Jason DePue is currently a member of the First Violin Section of the Philadelphia Orchestra. Formerly the Concertmaster of the New York String Seminar, he attended Encore School for Strings, and the Curtis Institute of Music. In furthering the art of violin playing, he has performed live recitals of the Paganini 24 Caprices, as well as the Sonatas and Partitas for Unaccompanied Violin by J.S. Bach. He is the founder of the Guarneri Quartet Room in Philadelphia, Pennsylvania. Principle violin teachers include William de Pasquale, David Cerone, Vasile Beluska, and Boris Brant.
Zachary DePue, formerly a first violinist with The Philadelphia Orchestra, and a graduate of the Curtis Institute, Zach is now the Concertmaster of the Indianapolis Symphony Orchestra, and a founding member of the classically trained garage band/trio Time For Three.
Mark Cosgrove. Mark’s distinctive, creative flatpicking guitar sound is known and respected on both sides of the Atlantic, through both his own recordings and as a sideman and session player for Jerry Douglas and others. He has won the U.S. National Flatpicking Guitar Championship in Winfield, Kansas and also the Doc Watson Guitar Championship in Wilkesboro, North Carolina. Aside from performing with the DePue Brothers Band, Mark tours with Italian guitarist Roberto Dalla Vecchia, with his own band, and as a solo artist. He is a sought after instructor as well, teaching at guitar camps around the country and abroad. Mark has released four recordings on the FGM label.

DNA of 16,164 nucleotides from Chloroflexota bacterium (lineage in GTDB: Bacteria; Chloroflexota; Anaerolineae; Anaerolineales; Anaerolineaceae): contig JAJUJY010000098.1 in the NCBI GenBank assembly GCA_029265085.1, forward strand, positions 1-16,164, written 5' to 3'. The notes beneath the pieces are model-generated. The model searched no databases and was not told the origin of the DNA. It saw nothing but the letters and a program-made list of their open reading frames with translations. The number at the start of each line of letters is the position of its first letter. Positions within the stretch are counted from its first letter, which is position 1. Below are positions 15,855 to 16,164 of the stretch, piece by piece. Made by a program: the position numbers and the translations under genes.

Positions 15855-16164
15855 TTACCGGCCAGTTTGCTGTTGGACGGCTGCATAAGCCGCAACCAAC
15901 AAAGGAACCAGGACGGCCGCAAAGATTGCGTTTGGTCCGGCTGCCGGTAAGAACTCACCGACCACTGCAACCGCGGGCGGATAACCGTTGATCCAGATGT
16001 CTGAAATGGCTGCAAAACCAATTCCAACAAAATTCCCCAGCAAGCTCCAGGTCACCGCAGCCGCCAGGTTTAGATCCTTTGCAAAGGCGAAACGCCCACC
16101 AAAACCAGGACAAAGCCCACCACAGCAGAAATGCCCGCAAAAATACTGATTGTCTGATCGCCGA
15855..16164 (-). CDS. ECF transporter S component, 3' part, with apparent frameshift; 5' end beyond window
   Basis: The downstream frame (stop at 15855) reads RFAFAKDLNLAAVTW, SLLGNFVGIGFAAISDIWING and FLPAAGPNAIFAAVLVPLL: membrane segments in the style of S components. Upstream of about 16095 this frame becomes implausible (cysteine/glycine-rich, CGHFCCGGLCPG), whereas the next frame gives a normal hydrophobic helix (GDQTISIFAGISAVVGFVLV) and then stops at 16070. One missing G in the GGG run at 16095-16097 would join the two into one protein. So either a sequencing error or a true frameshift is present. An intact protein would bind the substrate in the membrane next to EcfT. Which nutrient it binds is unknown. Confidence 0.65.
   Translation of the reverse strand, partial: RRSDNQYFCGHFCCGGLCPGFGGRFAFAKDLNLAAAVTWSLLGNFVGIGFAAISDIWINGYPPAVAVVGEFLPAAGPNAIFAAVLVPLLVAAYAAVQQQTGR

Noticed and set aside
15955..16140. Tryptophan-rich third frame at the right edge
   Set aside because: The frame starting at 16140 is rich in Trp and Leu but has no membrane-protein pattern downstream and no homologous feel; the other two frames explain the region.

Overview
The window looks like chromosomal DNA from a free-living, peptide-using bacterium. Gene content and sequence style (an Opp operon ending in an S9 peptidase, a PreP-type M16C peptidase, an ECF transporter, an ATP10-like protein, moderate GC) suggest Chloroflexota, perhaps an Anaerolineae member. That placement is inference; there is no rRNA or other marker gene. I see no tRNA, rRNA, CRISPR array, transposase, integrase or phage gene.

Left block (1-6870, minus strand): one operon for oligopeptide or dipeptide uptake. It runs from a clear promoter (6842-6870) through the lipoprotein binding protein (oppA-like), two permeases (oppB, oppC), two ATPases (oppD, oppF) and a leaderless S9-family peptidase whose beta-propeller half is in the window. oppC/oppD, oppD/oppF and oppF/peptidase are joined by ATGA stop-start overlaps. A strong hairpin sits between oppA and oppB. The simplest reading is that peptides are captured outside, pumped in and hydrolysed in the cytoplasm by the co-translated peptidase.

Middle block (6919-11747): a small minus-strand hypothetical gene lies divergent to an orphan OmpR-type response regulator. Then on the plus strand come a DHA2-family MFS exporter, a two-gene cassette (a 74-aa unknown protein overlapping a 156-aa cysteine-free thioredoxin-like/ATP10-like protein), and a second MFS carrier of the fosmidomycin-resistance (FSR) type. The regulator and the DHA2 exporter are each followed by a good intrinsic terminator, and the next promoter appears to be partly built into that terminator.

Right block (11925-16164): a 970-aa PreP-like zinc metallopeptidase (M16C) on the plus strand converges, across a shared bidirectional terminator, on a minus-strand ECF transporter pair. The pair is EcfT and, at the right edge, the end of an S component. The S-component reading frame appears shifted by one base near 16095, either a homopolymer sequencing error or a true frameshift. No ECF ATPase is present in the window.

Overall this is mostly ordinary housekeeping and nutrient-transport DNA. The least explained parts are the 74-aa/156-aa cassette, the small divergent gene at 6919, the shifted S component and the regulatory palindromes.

Don Liuzzi, drums and vocals, is the principal timpanist of The Philadelphia Orchestra. He teaches at the Curtis Institute, plays in Philorch Jazz sextet, POPG percussion group, and has a solo percussion/chamber music CD release on Equilibrium Records. He is the co-ordinating producer of the feature length documentary film Music From the Inside Out. He also conducts the Philadelphia All City High School Orchestra.